“We have already achieved 1.4 degrees warming and that's so far, the warmest year since 1850. We have also broken records in main greenhouse gases, carbon dioxide, methane and nitrous oxide, and carbon dioxide. We are now 50 percent above the pre-industrial concentrations. And we have started seeing growing amounts of disasters related to weather, and in many parts of the world we have broken, less comfortable temperature records.”
13. Wide shot, COP28 venue
14. SOUNDBITE (English) Petteri Taalas, Secretary-General, World Meteorological Organization (WMO):
“We have seen a boost in the melting of glaciers. For example, in Switzerland, we have lost more than 10 percent of our glazier mass during the past two summers only, which is a record so far. And when it comes to global sea ice, we have seen record low amounts of sea ice in the Antarctic area, which is a new finding. In the Arctic, we have seen this declining trend report for a long time.”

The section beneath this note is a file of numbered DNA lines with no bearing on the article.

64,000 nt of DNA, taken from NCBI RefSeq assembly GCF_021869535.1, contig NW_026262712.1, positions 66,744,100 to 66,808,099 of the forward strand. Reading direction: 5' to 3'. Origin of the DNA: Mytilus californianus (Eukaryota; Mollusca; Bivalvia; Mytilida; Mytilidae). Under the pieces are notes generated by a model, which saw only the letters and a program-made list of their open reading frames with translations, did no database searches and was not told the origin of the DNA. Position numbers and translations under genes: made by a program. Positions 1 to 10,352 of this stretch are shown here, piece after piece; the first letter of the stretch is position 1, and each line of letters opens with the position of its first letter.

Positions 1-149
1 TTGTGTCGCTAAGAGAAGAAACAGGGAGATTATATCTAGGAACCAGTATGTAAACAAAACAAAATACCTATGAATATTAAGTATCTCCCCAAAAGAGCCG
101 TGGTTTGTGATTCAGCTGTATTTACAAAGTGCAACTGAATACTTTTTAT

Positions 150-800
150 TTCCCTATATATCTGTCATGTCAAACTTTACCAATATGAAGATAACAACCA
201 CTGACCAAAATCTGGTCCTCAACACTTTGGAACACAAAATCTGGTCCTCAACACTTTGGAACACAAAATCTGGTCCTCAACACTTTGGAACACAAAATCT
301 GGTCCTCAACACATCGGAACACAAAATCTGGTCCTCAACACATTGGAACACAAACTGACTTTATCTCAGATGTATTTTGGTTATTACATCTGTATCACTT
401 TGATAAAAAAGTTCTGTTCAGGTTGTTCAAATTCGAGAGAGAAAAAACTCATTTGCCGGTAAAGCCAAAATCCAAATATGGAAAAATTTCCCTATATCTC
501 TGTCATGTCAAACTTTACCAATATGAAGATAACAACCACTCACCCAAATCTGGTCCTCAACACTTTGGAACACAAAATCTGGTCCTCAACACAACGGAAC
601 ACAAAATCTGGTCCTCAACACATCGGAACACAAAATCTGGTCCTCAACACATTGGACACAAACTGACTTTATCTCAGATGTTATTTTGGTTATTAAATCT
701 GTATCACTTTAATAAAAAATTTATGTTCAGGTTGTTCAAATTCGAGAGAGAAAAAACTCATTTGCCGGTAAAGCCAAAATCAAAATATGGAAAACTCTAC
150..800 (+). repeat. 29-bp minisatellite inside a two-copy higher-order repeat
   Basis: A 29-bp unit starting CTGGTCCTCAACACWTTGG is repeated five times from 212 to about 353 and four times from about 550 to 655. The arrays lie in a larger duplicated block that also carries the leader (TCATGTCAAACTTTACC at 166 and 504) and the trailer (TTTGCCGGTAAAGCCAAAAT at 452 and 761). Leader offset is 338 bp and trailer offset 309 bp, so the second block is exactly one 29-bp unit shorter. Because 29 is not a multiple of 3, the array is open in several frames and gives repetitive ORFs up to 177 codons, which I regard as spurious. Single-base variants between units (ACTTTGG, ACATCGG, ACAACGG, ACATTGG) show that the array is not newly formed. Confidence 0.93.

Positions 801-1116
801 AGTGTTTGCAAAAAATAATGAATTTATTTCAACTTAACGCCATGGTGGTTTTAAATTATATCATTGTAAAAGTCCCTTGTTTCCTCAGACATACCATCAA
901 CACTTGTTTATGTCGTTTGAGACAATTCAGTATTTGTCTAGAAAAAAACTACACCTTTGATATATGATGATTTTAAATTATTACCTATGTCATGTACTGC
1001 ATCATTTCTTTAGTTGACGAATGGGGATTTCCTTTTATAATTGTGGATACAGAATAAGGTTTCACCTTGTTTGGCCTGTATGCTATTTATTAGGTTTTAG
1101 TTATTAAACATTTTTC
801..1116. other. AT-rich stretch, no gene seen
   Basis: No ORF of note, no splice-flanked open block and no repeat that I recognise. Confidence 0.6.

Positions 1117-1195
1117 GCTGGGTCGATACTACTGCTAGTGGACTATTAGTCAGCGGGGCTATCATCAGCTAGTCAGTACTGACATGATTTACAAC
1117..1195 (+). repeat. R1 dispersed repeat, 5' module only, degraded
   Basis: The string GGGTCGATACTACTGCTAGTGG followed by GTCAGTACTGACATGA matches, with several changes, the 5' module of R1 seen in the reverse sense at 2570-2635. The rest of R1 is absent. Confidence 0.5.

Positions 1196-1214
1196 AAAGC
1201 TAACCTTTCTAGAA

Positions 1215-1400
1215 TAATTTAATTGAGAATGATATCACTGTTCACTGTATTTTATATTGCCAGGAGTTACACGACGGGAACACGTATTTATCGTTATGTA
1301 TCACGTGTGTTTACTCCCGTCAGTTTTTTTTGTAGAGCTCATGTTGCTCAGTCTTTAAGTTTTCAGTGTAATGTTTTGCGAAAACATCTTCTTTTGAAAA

15. Wide shot, COP28 venue
16. SOUNDBITE (English) Petteri Taalas, Secretary-General, World Meteorological Organization (WMO):
“And one very powerful way to adapt to climate is to invest in early warning services, to avoid loss and damage which is also one of the big, big issues here in Dubai. And we have already started investments in the improvement of basic observing systems which are needed for the input of early warning service forecasts.”
17. Wide shot, COP28 venue
18. SOUNDBITE (English) Petteri Taalas, Secretary-General, World Meteorological Organization (WMO):
“The aim is that by having proper early warning services in place we could avoid both human losses and also economic losses related to the growing amount of disasters caused by climate change.”
19. Wide shot, COP28 venue